Yes.The whole logistical argument against Taifun in august 1941 is based on wrong assumptions about levels of supplies supposedly needed to sustain an offensive. There is no level of supply you would miniminally need to sustain an offensive. There are only average consumption levels according to different types of combat and not being able to deliver these amounts would only mean having to consume less and/or supply reserves diminishing. It would not automatically prevent an offensive of being successfull.timobrienwells wrote:Hi Osterhase, in reply to your post.OK,I have looked again at chapter 11 again,and unless you can show exactly which facts you are unhappy with,I will continue to question your dismissal of it.You have talked about the use of captured motor transport.Yes they used a lot of it,but to suggest that it broke down because of a lack of spares is just another broad brush stroke.If they germans used french trucks captured in the west,then they also would have used captured spare parts.Plus French industry did not stop producing after the battle of France,so germany would have been able to procure spares from both occupied and Vichy france.The idea that foreign transport,be it french,czech or whatever, broke down and was left on the side of the road because of a lack of fan belts or spark plugs is rediculous.Moreover,that assertion needs to be backed up with either hard or atleast anecdotal data.I am of course not saying that there was not attrition,there was,but how much?Halder in his diary on Nov 30th,stated that motor transport was reduced to 50%.Now that was 4 months AFTER the period of time we are discussing[ie early august],and this was at the height of the transportation crisis caused by the rasputitsa.I have not seen anything which points to a large scale logistics problem due to defiencies in motor transport for AGC in August. <...>As for the railways,well the numbers you give are accurate,but the conclusions you draw from them are simply wrong. The number of trains arriving at AGC was increasing:24 on aug 4th,26 on aug 5th,27 on aug 15th.But the real question is how much supply was needed??You assertion that AGC needed 24 trains[10,000 tons]daily JUST to survive is clearly wrong. TWO facts demonstrate this.<..>1]On july 15th,the quatermaster of AGC gave a report on the supply status.In the report he stated that AGC had the logistical capacity to support an amoured drive to Moscow of 4 panzer divisions,3 motorised divisions,and 10 infantry divisions WHILE mantaining the rest of AGC at Smolensk.This was when the railhead at minsk was recieving only 14 trains[6300 tons] daily.Therefore if by the middle of august AGC was recieving an average of 24 trians per day[Halder Diaries page 26,27]which equates to 10,000 tons daily,then AGC did have the logistical capacity to move the entire army to Moscow.2]The second fact is a comparitive analysis of the requirements for 6th army during stalingrad.Paulus had his quatermaster prepare a report on the requirements of 6th army for both replenishment,and for restoration of offensive capacity.This was to give the Luftwaffe an idea of the size of the airlift needed.The tonnage required according to the report was 750 tons per day.6th army at this time was a force of around 280,000 odd men.So lets say we add a third to 6th army requirements and round it out at 1,000 tons per day.Now AGC in Aug 41 was about 1.15 million strong[approx],so roughly 4 times the strenght of 6th army.It stands to reason then that AGC would therefore need say 4 times the tonnage;ie 4,000 tons daily.However lets add another 25% for stockpiling,and so we arrive at 5,000 daily.If my assumptions in this analysis are correct,then it tends to strongly suggest that AGC had the logistics situation well in hand.Even for the low point of 18th Aug of 18 trains,it still equates to 9,000 tons delivered. In any case,Guderian informed Bock that he would be ready to resume the offensive towards Moscow on aug 15[Panzer Leader],and Hoth gave his ready date as aug 20th.[Hoth would have ready earlier had it not been for Hitler sending a panzer corps north on a wild goose chase]No commander will say he is ready to attack without adequate logistical support,and so it can be inferred that both PG2 and PG3 were combat ready. So if you have done a more accurate analysis of AGC's logistical situation of aug 41 then please present your data.<........> The super-imposed map of France on russia is simply meant to compare distances travelled,and to suggest that spatially atleast the two campaigns had parallels.The reality of the matter is the germans went far further AND far faster in barbarossa than they ever did in France!!So given the primitive roads you talk about,it actually validates the his contention about the offensive power of the wehrmacht.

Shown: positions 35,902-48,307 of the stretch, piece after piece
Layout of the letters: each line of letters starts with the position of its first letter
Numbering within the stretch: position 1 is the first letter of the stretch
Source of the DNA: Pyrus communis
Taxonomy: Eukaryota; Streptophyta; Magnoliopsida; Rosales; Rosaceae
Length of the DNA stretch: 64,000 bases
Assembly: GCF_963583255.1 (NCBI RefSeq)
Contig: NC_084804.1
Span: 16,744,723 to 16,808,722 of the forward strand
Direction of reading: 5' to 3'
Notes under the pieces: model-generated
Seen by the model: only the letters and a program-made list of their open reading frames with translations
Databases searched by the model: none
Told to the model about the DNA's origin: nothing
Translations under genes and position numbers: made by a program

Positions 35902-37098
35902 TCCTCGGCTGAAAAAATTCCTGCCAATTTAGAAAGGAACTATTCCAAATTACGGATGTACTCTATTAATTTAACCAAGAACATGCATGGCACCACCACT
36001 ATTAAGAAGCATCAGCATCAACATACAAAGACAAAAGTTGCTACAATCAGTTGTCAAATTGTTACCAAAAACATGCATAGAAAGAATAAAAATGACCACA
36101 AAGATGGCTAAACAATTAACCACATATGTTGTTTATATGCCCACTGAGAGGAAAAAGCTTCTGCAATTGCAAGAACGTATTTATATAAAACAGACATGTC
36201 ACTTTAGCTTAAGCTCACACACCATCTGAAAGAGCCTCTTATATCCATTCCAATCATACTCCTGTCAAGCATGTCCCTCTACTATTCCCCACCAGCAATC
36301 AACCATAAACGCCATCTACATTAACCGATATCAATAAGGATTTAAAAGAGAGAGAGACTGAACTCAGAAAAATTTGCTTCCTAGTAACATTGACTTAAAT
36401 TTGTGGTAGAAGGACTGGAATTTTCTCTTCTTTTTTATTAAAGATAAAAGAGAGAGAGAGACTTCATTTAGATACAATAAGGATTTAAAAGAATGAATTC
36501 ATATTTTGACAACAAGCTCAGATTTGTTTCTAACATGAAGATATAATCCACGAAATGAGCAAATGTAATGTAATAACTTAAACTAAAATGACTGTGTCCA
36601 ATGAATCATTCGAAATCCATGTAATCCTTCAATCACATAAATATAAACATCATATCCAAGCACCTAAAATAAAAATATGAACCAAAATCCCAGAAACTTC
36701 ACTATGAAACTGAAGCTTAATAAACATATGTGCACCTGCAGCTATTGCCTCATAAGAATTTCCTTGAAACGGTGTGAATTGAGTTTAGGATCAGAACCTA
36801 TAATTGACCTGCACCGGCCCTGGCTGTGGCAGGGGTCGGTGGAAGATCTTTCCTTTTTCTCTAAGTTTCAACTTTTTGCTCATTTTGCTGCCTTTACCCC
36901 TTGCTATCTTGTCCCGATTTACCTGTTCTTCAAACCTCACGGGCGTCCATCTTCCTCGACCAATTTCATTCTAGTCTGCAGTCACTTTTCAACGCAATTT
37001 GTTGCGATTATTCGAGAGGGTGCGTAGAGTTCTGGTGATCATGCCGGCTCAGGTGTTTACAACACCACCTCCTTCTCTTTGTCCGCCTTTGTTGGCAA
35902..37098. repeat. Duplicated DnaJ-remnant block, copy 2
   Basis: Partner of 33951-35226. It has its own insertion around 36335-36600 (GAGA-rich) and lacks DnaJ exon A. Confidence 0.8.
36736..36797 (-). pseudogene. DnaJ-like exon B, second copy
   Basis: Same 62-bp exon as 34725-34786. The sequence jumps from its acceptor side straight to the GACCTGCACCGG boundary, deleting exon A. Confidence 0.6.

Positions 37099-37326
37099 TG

No minimal level? Lets start at zero supply at all as an extreme case to highlight the point; keep moving forward from zero supplies at all until you reach a point where you can actually conduct an operation with even a slighlty reasonable chance of success, now you have your minimum requirement. There is doctrinal guidance as to minimum requirements and ultimately it's the commander's call based on his judgement (which is obviously completely dependant on WHAT HE ACTUALLY KNOWS). In the case of the August timeframe and also Taifun we KNOW FOR A FACT that German assumptions were wrong and therefore invalid for use as anything other than a footnote.julian wrote:Yes.The whole logistical argument against Taifun in august 1941 is based on wrong assumptions about levels of supplies supposedly needed to sustain an offensive. There is no level of supply you would miniminally need to sustain an offensive. There are only average consumption levels according to different types of combat and not being able to deliver these amounts would only mean having to consume less and/or supply reserves diminishing. It would not automatically prevent an offensive of being successfull..timobrienwells wrote:Hi Osterhase,